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Metabolism in Development and Disease

Organisers: Suzanne Eaton, Wilhelm Palm and Craig Thompson

Date: 15th - 18th May 2016

Location: Wiston House, Steyning, West Sussex, UK

In 1925, Otto Warburg noted that many types of cancer cells derive energy from glycolysis rather than oxidative phosphorylation even in the presence of oxygen. This observation has received renewed attention from cancer biologists, and it has emerged that specialized metabolic wiring (including “Warbug” metabolism) is key to supporting the production of biomass necessary for growth. How metabolic adaptations might regulate growth during development and regeneration has been less well explored, but these ideas are beginning to interest developmental and stem cell biologists. Genetic model organisms will provide powerful systems with which to understand how metabolism is regulated in development and how it changes as cells differentiate and tissues approach their final size and stop growing. Understanding how growth-promoting metabolism is normally coordinated with development will be critical to deciphering how these mechanisms are deregulated in cancer.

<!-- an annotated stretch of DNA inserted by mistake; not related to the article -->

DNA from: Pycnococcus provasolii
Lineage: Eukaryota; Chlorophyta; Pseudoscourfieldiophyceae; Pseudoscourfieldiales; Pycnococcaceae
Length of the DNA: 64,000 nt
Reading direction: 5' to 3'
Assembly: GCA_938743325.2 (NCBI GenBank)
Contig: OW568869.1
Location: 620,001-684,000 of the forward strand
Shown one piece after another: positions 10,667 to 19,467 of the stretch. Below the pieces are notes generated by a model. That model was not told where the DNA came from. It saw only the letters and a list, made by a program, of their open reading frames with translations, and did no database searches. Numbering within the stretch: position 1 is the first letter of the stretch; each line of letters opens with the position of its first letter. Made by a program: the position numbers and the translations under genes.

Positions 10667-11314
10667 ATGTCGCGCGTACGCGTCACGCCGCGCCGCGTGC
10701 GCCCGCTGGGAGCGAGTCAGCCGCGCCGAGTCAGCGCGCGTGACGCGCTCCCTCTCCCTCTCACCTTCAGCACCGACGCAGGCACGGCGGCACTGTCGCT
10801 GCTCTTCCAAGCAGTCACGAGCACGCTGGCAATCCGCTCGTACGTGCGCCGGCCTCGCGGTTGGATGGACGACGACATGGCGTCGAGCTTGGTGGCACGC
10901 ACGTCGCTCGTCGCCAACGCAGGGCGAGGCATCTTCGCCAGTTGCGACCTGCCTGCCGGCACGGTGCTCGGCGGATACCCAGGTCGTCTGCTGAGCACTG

To help achieve this synthesis, this workshop brought together researchers interested in cancer metabolism with developmental biologists interested in growth regulation.

Workshop sessions focused on:
1) cell metabolism and growth
2) metabolic cooperation and competition between cells
3) metabolic sensing
4) cell metabolism in normal development

 

ATP FRET signals at different times after blocking oxidative phosphorylation in a growing wing disc of Drosophila. ATP FRET signals at different times after blocking oxidative phosphorylation in a growing wing disc of Dropsophila.

 

 

 

 

 

 

 

 

 

ATP FRET signals at different times after blocking oxidative phosphorylation in a growing wing disc of Dropsophila. Image courtesy of Venkatesan Iyer.

 

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